I went back to church last Sunday after missing most of the month of December due to late Saturday nights at holiday parties, and a couple of weeks of Portland vacation. I was recruited to act as a greeter that morning, and so I stood at the front door of the church, offering smiles and orders of service to all those who walked past, as well as hugs for friends I hadn’t seen in weeks.
The service began with music and a welcome. The minister lit the chalice as we were led in the responsive reading that I can recite by heart. We blessed the fire of our faith and the illuminated moment of our gathering and welcome all who gather to our intentional diverse religious community. Last week, the standard script was missing from the pulpit, so the worship associate who was assisting the minister was without the words we are used to hearing. She explained this and then reaffirmed the welcoming nature of the church community by listing from memory all those groups who are often not greeted with acceptance by churches. It was a complete list as far as I knew, but she finished by saying, “and if I didn’t list your group, I’m sorry to have missed you, but know that you are welcome here.”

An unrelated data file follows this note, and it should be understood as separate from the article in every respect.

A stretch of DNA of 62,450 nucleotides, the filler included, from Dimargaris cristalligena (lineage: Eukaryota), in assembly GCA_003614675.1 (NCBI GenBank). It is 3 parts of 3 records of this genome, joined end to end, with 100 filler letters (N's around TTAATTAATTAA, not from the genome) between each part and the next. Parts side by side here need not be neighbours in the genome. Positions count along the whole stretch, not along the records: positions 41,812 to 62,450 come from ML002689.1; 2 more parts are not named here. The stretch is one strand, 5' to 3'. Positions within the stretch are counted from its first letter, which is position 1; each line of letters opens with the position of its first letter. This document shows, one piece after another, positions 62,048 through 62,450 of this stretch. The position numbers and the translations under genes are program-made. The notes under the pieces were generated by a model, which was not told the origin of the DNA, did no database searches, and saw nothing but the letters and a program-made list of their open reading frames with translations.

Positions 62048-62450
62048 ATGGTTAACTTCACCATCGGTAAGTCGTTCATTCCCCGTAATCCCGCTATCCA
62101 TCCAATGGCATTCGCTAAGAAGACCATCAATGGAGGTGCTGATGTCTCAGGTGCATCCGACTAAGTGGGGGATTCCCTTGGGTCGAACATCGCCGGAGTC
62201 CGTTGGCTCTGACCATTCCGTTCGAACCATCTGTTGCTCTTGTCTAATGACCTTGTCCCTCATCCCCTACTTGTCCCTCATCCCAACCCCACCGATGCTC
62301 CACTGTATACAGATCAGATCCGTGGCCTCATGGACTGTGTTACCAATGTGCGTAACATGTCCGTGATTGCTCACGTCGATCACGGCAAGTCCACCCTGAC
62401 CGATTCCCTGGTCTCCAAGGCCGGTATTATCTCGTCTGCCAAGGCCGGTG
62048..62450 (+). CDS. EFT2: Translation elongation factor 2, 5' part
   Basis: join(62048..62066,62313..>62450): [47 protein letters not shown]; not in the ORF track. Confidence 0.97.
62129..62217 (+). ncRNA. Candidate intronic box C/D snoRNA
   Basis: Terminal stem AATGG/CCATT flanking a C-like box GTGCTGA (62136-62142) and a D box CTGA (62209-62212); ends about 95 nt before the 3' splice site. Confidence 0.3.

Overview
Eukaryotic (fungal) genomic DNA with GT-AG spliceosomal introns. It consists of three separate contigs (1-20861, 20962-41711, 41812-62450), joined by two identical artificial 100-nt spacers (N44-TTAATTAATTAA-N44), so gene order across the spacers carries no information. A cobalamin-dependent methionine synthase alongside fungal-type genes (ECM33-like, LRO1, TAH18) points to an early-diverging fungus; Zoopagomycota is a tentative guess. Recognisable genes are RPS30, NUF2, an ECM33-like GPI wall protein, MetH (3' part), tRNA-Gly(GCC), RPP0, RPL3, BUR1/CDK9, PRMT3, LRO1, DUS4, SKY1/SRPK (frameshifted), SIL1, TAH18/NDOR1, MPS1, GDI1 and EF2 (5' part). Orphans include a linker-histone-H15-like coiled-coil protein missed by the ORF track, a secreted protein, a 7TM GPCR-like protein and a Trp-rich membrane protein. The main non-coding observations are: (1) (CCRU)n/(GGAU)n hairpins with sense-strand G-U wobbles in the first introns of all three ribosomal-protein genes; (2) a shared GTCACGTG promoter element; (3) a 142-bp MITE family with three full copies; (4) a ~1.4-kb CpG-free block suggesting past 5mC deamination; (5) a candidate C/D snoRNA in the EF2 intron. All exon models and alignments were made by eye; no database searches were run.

During the Sharing of Names, a long time church member stood at the lecturn to celebrate an event in his life. He said,
My ex-wife and I have two wonderful children, but as much as we ask, they have not given us grandchildren yet. While I still have hopes for them, I just got some wonderful news, which I’ve been given permission to share with you all. I’m going to be a grandmother! My partner’s son and daughter-in-law are having a baby!
The congregation burst into applause, and this church member walked back to his seat with a 3-foot grin on his face, his partner radiant with joy back in the pew.
I call the Unitarian church the Ikea of religions. You go in, you pick out what you need and you take it home and put it together for yourself. It is self-directed and individualized, which is a radical concept in religion these days, when the majority in the country want nothing more than to be told what to believe. They condemn us all for asking our members to sculpt their own theology, for telling them it’s okay to keep what works for them and abandon that which doesn’t.
My church doesn’t feel radical when I’m sitting in the sanctuary, gently tinted light filtering through the stained glass. It feels loving, warm, joyous and yet (dare I say it) almost traditional. If only radical love and acceptance were the traditions of our land. Until they are, I take them where I can get them.